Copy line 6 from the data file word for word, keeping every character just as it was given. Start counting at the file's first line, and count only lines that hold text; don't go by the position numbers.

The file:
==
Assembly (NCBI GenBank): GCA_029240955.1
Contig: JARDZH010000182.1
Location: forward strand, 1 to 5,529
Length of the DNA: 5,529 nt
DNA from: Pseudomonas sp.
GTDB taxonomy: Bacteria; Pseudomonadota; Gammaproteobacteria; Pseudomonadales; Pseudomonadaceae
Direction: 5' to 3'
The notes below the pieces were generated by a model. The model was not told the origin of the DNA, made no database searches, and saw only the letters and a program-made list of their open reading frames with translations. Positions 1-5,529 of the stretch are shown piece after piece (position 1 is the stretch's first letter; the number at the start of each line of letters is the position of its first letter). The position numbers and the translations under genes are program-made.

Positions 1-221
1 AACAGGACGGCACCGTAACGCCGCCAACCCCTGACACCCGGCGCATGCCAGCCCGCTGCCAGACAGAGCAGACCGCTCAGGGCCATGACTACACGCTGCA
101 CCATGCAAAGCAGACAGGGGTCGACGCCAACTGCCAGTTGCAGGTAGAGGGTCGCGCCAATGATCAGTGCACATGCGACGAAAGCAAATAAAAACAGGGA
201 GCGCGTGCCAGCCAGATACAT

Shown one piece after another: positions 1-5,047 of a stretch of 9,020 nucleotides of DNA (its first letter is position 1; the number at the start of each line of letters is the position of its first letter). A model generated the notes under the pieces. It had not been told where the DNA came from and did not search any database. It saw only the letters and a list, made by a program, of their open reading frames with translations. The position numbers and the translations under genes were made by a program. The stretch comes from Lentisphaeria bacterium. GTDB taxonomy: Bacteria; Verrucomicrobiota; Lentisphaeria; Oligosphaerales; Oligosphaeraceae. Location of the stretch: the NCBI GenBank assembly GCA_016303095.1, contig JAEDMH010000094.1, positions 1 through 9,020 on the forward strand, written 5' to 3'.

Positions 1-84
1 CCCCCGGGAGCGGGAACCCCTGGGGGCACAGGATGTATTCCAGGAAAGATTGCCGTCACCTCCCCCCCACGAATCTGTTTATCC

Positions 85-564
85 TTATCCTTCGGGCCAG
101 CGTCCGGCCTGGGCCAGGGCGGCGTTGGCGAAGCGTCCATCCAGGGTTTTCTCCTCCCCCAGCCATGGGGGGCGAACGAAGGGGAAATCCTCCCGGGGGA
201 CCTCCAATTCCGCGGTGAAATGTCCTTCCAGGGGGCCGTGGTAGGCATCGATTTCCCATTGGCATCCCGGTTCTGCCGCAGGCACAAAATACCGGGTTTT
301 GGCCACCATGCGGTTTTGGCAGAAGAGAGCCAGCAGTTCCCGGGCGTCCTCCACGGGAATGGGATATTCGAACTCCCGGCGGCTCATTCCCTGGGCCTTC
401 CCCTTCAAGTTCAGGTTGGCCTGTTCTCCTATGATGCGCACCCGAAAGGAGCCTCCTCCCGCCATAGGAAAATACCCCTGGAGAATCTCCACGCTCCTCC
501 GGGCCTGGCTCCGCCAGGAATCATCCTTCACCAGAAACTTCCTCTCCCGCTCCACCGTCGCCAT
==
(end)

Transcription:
GTDB taxonomy: Bacteria; Pseudomonadota; Gammaproteobacteria; Pseudomonadales; Pseudomonadaceae